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story.lead_photo.caption U.S. Rep. French Hill and state Sen. Joyce Elliott are shown in these file photos.

U.S. Rep. French Hill's new campaign commercial criticizes his opponent for co-sponsoring bipartisan legislation that raised 911-related phone fees.

In a written statement, the campaign of state Sen. Joyce Elliott, D-Little Rock, said the ad was "misleading," criticizing Hill's campaign for omitting key words from an Arkansas Democrat-Gazette headline it quotes.

Elliott backed the Public Safety Act of 2019, which eliminated the 65-cent-per-month "emergency telephone service charge," replacing it with a $1.30 per-month "public safety charge" that applies to each phone, tablet or other device.

It also added a 10% tax on prepaid phone cards or services.

Sponsored by state Rep. Michelle Gray, R-Melbourne, the stated goal of the legislation was to "develop a next generation 911 system."

It became law last year after passing in the majority-Republican Legislature -- in the House, 85-0, and in the Senate, 29-3.

State Sen. Jason Rapert, R-Conway, presented the proposal in the upper chamber.

[RELATED » Full coverage of elections in Arkansas » arkansasonline.com/elections/]

In a written statement, Hill's campaign chairwoman, Judith Goodson, called the tax "regressive and discriminatory" and said it had "made life harder on those who are already struggling -- single moms, the elderly, and low-income Arkansans all across the state."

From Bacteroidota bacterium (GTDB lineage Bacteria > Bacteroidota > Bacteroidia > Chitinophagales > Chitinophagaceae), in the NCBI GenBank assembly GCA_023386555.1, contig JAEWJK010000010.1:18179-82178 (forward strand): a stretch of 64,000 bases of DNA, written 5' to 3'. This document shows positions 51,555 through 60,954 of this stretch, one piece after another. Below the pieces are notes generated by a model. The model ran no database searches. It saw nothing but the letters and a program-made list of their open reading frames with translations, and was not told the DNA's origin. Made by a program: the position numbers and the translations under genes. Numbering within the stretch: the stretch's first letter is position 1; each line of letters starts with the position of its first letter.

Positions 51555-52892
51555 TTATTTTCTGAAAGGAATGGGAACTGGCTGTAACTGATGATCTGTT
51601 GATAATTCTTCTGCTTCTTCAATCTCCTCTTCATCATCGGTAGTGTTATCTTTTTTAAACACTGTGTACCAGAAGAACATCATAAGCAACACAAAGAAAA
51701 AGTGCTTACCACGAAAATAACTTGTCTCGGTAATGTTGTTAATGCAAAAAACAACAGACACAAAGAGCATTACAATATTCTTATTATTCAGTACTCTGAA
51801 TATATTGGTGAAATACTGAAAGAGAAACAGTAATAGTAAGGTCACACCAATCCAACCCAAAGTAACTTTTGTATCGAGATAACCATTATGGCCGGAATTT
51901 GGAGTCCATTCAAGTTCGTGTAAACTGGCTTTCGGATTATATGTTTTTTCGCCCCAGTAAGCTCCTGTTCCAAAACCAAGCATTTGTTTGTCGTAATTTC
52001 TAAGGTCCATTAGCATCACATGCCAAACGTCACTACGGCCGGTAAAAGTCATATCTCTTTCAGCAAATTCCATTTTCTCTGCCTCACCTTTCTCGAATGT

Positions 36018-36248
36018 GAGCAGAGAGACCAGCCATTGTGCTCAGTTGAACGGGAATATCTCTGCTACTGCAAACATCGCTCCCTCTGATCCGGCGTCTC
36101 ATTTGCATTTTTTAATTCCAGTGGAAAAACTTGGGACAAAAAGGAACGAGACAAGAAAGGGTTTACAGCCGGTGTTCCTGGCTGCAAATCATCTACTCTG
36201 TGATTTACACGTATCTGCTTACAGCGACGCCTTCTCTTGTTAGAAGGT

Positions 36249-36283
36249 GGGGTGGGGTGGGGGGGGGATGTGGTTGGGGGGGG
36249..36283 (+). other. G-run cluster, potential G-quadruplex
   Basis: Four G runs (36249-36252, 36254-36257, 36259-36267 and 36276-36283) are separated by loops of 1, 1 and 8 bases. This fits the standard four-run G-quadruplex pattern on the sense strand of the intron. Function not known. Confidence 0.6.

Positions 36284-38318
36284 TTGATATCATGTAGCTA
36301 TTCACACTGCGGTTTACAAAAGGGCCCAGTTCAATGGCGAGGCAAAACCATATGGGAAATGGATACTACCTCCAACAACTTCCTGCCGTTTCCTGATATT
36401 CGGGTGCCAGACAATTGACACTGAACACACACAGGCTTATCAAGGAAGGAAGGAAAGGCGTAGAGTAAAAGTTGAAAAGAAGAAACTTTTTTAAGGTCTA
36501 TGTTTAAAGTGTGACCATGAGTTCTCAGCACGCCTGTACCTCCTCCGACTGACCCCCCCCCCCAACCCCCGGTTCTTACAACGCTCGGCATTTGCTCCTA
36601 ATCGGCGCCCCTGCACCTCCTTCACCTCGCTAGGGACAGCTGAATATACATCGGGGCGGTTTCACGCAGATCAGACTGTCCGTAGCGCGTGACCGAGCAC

In a written statement, Elliott campaign spokesman Neil Goodman defended the vote.

"It's disappointing that Congressman Hill doesn't support funding our 911 system, especially at a time when so many Arkansans rely on emergency services," Goodman said.

He also criticized Hill's ad for omitting key words from a March 21, 2019, headline on the vote.

The original version of the headline stated: "Cell phone-fees bill to fund 911 changes clears Senate." The version in the ad states: "Cell phone-fees bill ... clears Senate."

Gray did not respond to requests for comment. In a telephone interview, Rapert defended the legislation.

"The 911 reform bill had overwhelming support from basically every county judge and sheriff and person involved in law enforcement and emergency services in the state of Arkansas," Rapert said.

Asked about the attack ad's claims, Rapert said, "I'm not here to be brought into a race between [Elliott and] Congressman French Hill, who has my overwhelming support to remain our 2nd District congressman."

But the legislation was "a great 911 bill," he said.

"[It] was widely supported across the entire state of Arkansas because we badly needed reform and upgrades to the 911 system in our state," he said.

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